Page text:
Paradigm Shift (Days 4 & 5)

Spent most of the day attending training for a federal grant that my school received from the Office of Violence Against Women. Paradigm shift: I have not heard this term used so much in one training conference! But it is true. We have been so used to doing things a certain way that we have forgotten to reflect and question how it’s working or if it is at all.

The issue of violence against women is a very important one for me. I grew up in a culture where women are told “to lay back and enjoy it if rape is inevitable”. Where men are told it’s okay to “put their women in their place” as long as they “don’t leave any visible marks.” Domestic violence is a thing that happens behind closed doors and it is none of anybody’s business but the family involved.

I myself am a survivor of child molestation, sexual harassment, stalking, and rape at different times in my life. I remember the first time I acknowledged that none of it was my fault. I attended a Violence Against Women conference in Montreal organized by Filipino-Canadian organizations, and a young woman spoke about the sexual abuse she experienced in the hands of a family member she had trusted. A dam broke inside me that day and released all that pent-up guilt and shame. As a teen, they manifested in hash marks on my arms and in self-destructive behavior that continued on to adulthood. That conference woke me. I felt empowered to be an agent of change myself through my writing and by doing advocacy.

At the OVW training today, we talked about the need to find different ways of engaging the community and I totally agree. In the early ‘90s when I attended that conference in Montreal, I was moved to action by the sight and sound of brave women in my community speaking out against violence against women. I think a lot of it has to do with having struggled with the issue myself. However, for many, this issue is not seen as a priority. Just the other day, Alexandria Ocasio-Cortez responded to the non-apology of Republican rep Ted Yoho for calling her a “fucking bitch”. He denies saying this — he claims he referred to her comments about the rise of crime being the direct result of growing poverty as “freaking bs”. Sounds very similar indeed. He mentioned being a husband and a father to girls as if these things make him “a decent man”. AOC politely berated him by saying it’s “treating people with respect that makes a decent man.” But she also ably lambasted a misogynistic culture that has allowed for this kind of behavior to persist. This is no different from getting harassed as a waitstaff or a commuter on the train, which AOC and a lot of women have experienced.

And so how do we begin to do a paradigm shift to more actively involve our campus community in eliminating gender violence? Well, we need to be more proactive than reactive. We need to move from simply raising awareness to providing skills to students, faculty, and staff to recognize and immediately address it when it’s happening. To be honest, I am getting compassion fatigued at the numbers being thrown at me. Yes, I know, 1 out of 3 women have experienced gender violence in some shape or form, some more violent than others, but let’s do something about it already! Let’s stop being and feeling like helpless bystanders.

What should we do when we see someone being harassed for being a woman or a girl? Or what if it’s a more subtle form of abuse — like a micro-aggression in the workplace? How do we make sure our guests feel and are safe in our homes when we have crazy parties? In our classrooms, what do we do when students write about their experiences of sexual assault or domestic violence? And so on and so forth.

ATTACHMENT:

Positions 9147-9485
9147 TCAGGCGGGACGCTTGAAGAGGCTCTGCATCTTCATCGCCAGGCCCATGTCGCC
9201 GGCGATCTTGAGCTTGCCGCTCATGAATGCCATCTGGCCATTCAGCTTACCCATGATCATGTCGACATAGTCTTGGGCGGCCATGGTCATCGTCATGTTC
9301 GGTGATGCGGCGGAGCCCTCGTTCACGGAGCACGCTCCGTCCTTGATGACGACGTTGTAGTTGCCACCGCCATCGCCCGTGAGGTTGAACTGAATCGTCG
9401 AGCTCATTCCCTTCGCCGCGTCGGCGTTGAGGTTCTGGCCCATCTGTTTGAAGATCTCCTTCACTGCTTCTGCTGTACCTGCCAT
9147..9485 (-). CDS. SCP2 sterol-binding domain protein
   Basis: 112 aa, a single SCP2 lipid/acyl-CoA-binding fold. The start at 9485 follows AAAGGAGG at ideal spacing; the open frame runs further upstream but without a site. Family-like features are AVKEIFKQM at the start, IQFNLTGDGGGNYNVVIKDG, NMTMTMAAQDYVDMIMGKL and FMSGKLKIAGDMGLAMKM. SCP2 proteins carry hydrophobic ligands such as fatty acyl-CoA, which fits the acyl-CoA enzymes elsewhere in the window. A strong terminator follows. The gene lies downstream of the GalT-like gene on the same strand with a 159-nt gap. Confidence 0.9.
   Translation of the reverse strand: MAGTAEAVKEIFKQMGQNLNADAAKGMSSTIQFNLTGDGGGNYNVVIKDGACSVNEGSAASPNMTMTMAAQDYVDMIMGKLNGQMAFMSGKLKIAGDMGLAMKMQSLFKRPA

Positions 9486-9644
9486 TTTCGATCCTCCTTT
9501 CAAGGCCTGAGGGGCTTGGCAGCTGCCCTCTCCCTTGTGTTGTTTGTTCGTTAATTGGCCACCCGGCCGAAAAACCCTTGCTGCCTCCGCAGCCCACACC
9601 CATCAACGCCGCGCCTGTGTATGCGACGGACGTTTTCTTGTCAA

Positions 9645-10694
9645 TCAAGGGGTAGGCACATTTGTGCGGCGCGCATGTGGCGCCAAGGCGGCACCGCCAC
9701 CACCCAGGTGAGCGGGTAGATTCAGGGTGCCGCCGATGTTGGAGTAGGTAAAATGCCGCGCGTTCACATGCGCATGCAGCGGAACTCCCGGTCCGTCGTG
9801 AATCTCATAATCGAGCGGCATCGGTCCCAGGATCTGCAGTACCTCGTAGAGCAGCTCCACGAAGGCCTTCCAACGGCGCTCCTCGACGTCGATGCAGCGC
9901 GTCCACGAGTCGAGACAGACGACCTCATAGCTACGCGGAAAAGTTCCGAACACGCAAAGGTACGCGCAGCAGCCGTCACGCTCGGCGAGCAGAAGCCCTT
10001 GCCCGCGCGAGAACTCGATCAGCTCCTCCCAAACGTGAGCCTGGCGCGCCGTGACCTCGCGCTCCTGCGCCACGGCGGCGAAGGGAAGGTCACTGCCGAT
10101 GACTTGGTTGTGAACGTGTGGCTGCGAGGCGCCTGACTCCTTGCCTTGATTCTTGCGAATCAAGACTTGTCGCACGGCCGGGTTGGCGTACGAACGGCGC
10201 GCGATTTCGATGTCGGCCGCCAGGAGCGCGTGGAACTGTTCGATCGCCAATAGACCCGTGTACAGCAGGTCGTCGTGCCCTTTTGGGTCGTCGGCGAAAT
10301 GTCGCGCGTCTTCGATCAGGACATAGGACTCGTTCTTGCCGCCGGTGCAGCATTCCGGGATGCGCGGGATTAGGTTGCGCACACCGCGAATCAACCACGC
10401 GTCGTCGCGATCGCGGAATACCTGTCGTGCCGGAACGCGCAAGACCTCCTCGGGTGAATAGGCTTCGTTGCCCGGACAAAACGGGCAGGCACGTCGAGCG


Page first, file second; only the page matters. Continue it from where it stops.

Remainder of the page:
I also learned about the idea of intrinsic motivation and why it’s important to activate this among our community members. We don’t get buy-ins from mandating things, but if we are able to tap into their sense of justice and humanity, then we would be more successful. We do this by including their voices in creating a culture that will counter the rape culture we are living in.

Well, day has turned to night and then day again. I’ve not stopped writing and, in between, I’ve walked the dogs, taken loved-ones to get their covid shots (my school has made it possible for us and two members of our families to get the vaccine—yay), gone to Seafood City, had Luis’s delicious mostaciolli, watched 90-Day Fiancé with my daughter (some of these people need serious therapy and I hope they’re getting it), and oh, my daughter told me her class got bombed by someone with porn while they were watching a serious play about slavery! WTF!!!! Fortunately, she was in the bathroom at the time. I slept at midnight, but now it’s day again and I’m still not done with my homework.

And by the way, I got this email and it made my heart sing. Thank you.

About filinthegap

Lani T. Montreal is an educator, writer, performer, and community activist. Her writings have been published and produced in Canada, the U.S., the Philippines and in cyberspace. Among her plays are: Panther in the Sky, Gift of Tongue, Looking for Darna, Alien Citizen, Grandmother and I, and her most-toured comedy drama about gender and immigration, titled Sister OutLaw. She is the recipient of the 2015 3Arts Djerassi Residency Fellowship for Playwriting, 2008 3Arts Ragdale Residency Fellowship, the 2001 Samuel Ostrowsky Award for her memoir “Summer Rain,” and was finalist for the 1995 JVO Philippine Award for Excellence in Journalism for her environmental expose “Poison in the River.” Lani holds an MFA in Creative Writing from Roosevelt University. She teaches writing at Malcolm X College, one of the City Colleges of Chicago and writes a blog called “Fil-in-the-gap”. (filinthegap.com.) She lives (and loves) in Albany Park, Chicago with her multi-species, multi-cultural family.
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